A top UN official warned Thursday of another potential conflict in the Gaza Strip, urging Israel to lift its blockade and the Palestinians to end in-fighting to avoid further violence.
The United Nations also called for an additional $705 million (622 million euros) in humanitarian aid to the Palestinian territories, most of it for Gaza which saw its bloodiest and most destructive war last year.
"Right now, things are not going well, and we're very concerned about the possibility of a further conflict," James Rawley, UN humanitarian chief for the Palestinian territories, told AFP.
"But it's not inevitable... as long as several things happen.
"To have a complete recovery of Gaza, even to go back to where we were in July (before the 50-day conflict) requires more than construction material going in. It requires a lifting of the blockade," said Rawley.
"In parallel, we have to see a commitment from the militant groups in Gaza to stop firing rockets at civilians in Israel... and Palestinian reconciliation moving forward" to reassure donors that building materials were not falling into the hands of militants, he added.
Rawley called for a "reconstruction hudna (truce) for three to five years" to allow rehabilitation of the increasingly unstable coastal enclave.
Meanwhile the UN, at a news conference in Ramallah, said 75 percent of the additional aid it needs would be destined for Gaza, while the rest would be allocated to the West Bank.
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The July-August war between Israel and Gaza rulers Hamas killed almost 2,200 Palestinians and 73 on the Israeli side, and left 100,000 Gazans homeless.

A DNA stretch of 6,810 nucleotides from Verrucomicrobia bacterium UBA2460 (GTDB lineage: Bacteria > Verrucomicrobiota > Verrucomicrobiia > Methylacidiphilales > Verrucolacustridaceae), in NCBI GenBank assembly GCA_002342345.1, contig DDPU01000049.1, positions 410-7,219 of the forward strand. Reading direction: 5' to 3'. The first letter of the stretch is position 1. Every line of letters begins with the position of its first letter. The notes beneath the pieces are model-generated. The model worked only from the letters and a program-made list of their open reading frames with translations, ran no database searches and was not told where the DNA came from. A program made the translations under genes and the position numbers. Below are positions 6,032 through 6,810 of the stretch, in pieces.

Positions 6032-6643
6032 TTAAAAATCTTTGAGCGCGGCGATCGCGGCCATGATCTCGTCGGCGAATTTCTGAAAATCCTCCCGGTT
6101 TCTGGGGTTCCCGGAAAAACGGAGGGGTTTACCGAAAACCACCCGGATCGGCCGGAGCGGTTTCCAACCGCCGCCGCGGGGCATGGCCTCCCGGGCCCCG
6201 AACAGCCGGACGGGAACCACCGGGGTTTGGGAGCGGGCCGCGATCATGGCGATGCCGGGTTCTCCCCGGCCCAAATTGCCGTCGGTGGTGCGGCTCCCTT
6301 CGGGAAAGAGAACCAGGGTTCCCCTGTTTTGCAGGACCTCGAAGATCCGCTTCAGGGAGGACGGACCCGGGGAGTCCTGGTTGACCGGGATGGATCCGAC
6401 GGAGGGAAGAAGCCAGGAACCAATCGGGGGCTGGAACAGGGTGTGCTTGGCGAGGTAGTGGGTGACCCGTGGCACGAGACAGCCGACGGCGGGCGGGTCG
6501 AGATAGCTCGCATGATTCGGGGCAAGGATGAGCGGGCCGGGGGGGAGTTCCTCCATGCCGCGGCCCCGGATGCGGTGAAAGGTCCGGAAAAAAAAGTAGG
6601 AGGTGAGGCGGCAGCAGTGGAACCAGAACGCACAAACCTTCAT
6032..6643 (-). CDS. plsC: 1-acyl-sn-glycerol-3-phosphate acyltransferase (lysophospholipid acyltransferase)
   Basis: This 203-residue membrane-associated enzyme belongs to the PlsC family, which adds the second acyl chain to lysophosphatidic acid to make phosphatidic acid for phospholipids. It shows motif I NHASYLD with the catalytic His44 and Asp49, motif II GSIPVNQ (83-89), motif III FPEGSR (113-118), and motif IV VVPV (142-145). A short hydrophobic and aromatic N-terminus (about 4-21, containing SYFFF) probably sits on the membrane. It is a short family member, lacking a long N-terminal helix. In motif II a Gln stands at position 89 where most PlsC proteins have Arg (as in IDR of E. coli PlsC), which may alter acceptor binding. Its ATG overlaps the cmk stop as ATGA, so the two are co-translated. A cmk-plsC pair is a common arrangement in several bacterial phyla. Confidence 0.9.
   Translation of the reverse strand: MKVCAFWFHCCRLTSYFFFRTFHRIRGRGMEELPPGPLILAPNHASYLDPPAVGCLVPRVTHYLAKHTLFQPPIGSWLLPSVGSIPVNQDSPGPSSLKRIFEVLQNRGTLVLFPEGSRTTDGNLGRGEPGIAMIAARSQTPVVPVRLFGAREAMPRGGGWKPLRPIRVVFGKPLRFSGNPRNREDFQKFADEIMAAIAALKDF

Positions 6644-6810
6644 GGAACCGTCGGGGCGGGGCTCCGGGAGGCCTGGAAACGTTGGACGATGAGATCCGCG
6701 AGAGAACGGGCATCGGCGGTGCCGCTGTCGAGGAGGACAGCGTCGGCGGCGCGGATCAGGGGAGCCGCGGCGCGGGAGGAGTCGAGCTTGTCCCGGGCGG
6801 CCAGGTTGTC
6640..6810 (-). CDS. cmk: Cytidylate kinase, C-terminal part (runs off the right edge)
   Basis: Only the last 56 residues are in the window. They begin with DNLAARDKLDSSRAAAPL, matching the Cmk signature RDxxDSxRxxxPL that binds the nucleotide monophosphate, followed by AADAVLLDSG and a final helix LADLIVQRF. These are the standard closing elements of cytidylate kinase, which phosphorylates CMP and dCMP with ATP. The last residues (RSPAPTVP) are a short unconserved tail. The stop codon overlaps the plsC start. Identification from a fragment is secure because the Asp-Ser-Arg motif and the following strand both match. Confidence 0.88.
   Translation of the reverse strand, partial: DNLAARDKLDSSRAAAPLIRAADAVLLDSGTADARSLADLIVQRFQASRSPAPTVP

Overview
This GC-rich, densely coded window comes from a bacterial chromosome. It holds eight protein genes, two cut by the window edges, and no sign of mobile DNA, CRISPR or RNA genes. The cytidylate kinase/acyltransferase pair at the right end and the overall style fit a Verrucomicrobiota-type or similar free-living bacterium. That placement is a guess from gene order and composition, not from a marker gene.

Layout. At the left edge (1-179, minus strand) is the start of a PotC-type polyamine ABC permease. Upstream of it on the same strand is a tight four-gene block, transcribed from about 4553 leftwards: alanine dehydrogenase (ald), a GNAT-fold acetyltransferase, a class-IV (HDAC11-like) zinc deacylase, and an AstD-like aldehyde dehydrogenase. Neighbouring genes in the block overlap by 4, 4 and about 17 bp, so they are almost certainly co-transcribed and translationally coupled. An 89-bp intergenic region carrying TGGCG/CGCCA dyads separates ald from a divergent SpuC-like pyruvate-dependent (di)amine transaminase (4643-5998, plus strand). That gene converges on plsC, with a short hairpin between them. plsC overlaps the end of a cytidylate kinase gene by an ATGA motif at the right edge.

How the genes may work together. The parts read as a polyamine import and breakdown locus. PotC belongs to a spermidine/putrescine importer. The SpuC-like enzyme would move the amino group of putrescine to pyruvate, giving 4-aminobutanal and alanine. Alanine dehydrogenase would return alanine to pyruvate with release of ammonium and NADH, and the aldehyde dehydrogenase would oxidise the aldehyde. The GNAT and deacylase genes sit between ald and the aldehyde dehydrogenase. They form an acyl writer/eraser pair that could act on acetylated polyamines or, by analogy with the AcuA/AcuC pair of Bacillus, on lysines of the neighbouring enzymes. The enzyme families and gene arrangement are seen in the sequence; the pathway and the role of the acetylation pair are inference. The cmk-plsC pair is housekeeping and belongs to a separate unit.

Delivery of building materials to reconstruct damaged homes had increased significantly after a slow start, Rawley said, with "good cooperation" from Israel, which controls two of Gaza's three crossings. Egypt controls the third.
Egypt should open the Rafah crossing, which has mostly been shut during and since the conflict, for medical patients and aid, Rawley said.
He also stressed the importance of implementing a months-old unity deal between West Bank-based Fatah, which dominates the Palestinian Authority, and Hamas, which has seen disputes over who controls Gaza's internal checkpoints.
"We also need to see... progress on intra-Palestinian reconciliation... and instill donor confidence, including by having just one Palestinian presence at the border crossings," he said.
But Palestinian deputy prime minister Mohammed Mustafa dismissed reconciliation as the principle concern for stability in Gaza.
"I think reconciliation will help, but I don't think it's the problem today," he told the Ramallah news conference.
"The real test" would be to ensure funding and bring in more construction material, he added.